SDBA eNews

February 15, 2018

SD Secretary of State Provides Document to Better Understand UCC Terminations, Notification Process

The SDBA, along with representatives of the ICB of South Dakota, have been actively discussing ways to better assure the ongoing accuracy of UCC filings with the South Dakota Secretary of State. 

The Secretary of State's Office has compiled a slideshow walking through the UCC verification, termination and auditing procedures that are currently available in the central filing system. The slideshow is intended to give users of the system a better understanding of how the system currently works and provides for filings as well as notifications. View the slideshow

HB1248 now before the South Dakota Legislature proposes to give the South Dakota Secretary of State some additional authority to either refuse to accept or to reject UCC filings that are materially false, fraudulent or obviously deficient in some respect. The SDBA believes that passage of HB1248 would positively enhance the authorities of the Secretary of State as the administrator of the central filing system. The bill passed the House yesterday on a vote of 63-3 and it headed to the Senate for consideration. View HB1248.

SDBA Taking Orders and Photo Submissions for 2019 Scenes of South Dakota Calendar

Scenes of South Dakota CalendarThe SDBA is offering the 2019 Scenes of South Dakota Calendar. This calendar will feature photos of South Dakota submitted by South Dakota bankers, their family members and customers. These calendars are a great opportunity for banks and associate members to thank their customers for their business and promote your bank or business.

A bank, branch or business' logo and name can be printed on each calendar to display in homes and businesses all year long. The Scenes of South Dakota Calendar is exclusive to SDBA member banks and associate members. Calendar orders are due by Sept. 1, 2018, to get the low price of $1.19 per calendar. Calendar order form

If you are an amateur photographer and would like the opportunity to have your creativity displayed in homes and businesses across South Dakota, this is your chance. Send the SDBA your photos of farms, barns, agricultural activities, historical South Dakota locations, county fairs, carnivals, parades or festivals, fall colors, winter snowfalls, spring flowers, or summer fun. Any photo that shows the history and beauty of the great state of South Dakota qualifies. All photos submitted will be judged and the top photos will be featured throughout the 2019 Scenes of South Dakota calendar. The deadline to submit a photo is July 28, 2018. Photo submission form

FASB Issues Final Standard to Resolve Accounting Issues after Tax Reform

The Financial Accounting Standards Board yesterday issued its final standard outlining how banks can adjust regulatory capital balances that were affected by the new tax reform law. The issuance of the standard marks a win for ABA, which first raised the issue to FASB in December and participated in a vigorous advocacy effort in support of the change. Companies will be able to apply the standard to their 2017 reporting results. 

Under current tax accounting, the reductions of deferred tax assets and liabilities are recorded entirely within net income, including those applying to items in accumulated other comprehensive income such as unrealized gains and losses on available-for-sale securities. As a result, not only are net income and regulatory capital affected, but this treatment also creates onerous operational burdens to track the related amounts in the future.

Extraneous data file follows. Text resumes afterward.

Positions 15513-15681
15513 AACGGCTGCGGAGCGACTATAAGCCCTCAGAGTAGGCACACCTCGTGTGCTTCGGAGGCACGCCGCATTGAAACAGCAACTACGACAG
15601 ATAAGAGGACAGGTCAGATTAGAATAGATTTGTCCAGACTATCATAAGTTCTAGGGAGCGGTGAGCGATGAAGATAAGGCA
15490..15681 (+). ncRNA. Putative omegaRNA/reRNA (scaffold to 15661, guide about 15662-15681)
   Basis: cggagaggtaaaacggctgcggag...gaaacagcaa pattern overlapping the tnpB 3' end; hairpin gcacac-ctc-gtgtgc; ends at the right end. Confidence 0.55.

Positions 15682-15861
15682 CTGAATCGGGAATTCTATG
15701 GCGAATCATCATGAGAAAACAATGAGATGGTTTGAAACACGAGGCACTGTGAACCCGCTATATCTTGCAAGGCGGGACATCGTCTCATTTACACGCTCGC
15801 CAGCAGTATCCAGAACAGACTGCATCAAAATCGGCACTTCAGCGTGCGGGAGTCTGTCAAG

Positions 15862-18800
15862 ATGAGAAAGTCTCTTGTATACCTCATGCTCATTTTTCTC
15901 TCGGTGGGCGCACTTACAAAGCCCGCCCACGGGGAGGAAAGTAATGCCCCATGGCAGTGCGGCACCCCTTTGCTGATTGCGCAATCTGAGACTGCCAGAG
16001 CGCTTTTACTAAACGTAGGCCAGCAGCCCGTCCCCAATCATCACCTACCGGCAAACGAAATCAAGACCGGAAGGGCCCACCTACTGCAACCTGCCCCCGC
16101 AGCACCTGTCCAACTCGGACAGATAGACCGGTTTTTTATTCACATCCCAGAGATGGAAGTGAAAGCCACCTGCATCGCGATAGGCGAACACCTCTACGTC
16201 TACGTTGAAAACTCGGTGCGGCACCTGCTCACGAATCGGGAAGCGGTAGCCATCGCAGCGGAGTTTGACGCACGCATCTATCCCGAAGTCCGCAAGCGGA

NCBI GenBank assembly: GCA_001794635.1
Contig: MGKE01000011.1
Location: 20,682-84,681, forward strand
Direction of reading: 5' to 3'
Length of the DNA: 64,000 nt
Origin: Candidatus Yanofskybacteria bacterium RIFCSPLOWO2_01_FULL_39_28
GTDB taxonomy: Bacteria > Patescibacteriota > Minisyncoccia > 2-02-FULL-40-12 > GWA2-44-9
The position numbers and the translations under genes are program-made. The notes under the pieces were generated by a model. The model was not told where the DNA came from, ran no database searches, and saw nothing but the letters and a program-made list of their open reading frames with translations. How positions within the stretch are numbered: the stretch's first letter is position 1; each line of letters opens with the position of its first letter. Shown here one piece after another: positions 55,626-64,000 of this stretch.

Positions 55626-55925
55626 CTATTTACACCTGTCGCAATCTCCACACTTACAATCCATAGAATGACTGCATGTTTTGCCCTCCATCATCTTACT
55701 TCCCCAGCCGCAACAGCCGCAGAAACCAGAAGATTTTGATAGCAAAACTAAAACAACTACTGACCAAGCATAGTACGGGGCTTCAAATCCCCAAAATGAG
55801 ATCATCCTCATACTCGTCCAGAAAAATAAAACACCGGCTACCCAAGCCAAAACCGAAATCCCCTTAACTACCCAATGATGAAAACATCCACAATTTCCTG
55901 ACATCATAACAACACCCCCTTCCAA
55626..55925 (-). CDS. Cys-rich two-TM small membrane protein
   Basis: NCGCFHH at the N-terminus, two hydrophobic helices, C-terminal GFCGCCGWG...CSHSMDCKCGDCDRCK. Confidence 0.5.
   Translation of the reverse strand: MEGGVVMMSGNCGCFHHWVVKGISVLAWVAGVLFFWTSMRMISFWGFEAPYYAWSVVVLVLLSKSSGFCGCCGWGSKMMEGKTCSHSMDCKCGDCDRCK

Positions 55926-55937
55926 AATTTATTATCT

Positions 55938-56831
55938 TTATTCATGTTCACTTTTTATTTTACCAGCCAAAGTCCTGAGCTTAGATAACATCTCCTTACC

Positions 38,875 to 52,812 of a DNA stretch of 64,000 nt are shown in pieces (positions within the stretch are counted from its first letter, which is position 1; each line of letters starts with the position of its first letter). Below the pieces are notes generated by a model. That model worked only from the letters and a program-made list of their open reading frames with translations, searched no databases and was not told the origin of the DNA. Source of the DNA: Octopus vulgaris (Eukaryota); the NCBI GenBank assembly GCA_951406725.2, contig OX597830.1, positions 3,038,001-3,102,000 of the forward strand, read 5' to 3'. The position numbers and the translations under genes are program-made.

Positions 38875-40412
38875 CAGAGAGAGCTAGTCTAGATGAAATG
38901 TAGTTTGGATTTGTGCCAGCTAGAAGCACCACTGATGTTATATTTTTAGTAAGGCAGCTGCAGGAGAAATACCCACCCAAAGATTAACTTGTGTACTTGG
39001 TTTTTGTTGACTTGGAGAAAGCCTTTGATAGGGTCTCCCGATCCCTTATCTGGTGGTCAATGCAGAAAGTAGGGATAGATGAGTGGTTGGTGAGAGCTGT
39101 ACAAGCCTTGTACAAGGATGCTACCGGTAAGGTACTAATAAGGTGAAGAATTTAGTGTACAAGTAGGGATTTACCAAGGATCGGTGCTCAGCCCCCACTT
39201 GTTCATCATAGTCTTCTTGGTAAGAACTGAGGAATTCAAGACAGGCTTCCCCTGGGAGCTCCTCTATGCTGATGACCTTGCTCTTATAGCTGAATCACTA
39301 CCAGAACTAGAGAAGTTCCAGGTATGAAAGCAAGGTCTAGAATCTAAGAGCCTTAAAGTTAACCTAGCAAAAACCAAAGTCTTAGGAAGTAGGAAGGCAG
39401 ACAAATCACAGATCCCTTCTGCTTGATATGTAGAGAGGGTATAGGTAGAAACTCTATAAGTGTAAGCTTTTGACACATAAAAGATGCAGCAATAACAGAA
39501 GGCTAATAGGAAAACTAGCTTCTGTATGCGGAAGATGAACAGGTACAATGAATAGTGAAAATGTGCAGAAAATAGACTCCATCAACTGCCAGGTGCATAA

While the new standard will not change the impact to net income, the adjustment between AOCI and retained earnings will allow ending regulatory capital to be appropriately stated and also avoid onerous operational requirements to keep track of the amounts that would have been “stranded” within AOCI. Under the standard, financial statement preparers are required to disclose a description of the accounting policy for releasing income tax effects from AOCI, whether they elect to reclassify the stranded income tax effects from the tax reform bill and information about other income tax effects that are reclassified. View the standard. For more information, contact ABA’s Mike GulletteJosh Stein or John Kinsella

CFPB Seeks Feedback on Supervision Processes

The Consumer Financial Protection Bureau yesterday issued a request for information seeking feedback on its supervision processes--the fourth in an ongoing series of RFIs designed to provide the CFPB with input on how it is fulfilling its statutory obligations and how to improve outcomes for both consumers and covered entities. 

The public is invited to provide comment on the efficiency and effectiveness of its supervision program and whether any changes to the program would be appropriate. The public is invited to comment on the timing, frequency and scope of supervisory exams, the bureau’s information collection requests, the exam manual, the effectiveness of onsite exam work, exam communications including supervisory letters and exam reports, the clarity of matters requiring attention and the appeals process, among other things. Comments are due 90 days after publication in the Federal Register. 

The bureau also announced that over the coming weeks, it anticipates issuing more RFIs on a number of topics including external engagement, complaint reporting, the bureau’s rulemaking processes, bureau rules not under section 1022(d) assessment, inherited rules, guidance and implementation support, consumer education, consumer inquiries and data policy. View the RFI. For more information, or to provide input for ABA’s comments on the RFI on supervision, contact ABA’s Nessa Feddis or Rick Freer

Flawed Analysis Misleads about Bank Mortgage Lending

As several media outlets around the country are publishing articles and segments about mortgage lending based on a misleading study, ABA is firmly rebutting the articles with a detailed statement outlining the study’s inadequacies. The articles are drawn from an analysis prepared by a group called Reveal, part of the Center for Investigative Reporting, that uses Home Mortgage Disclosure Act data to claim that racial disparities in mortgage lending outcomes are due to discrimination.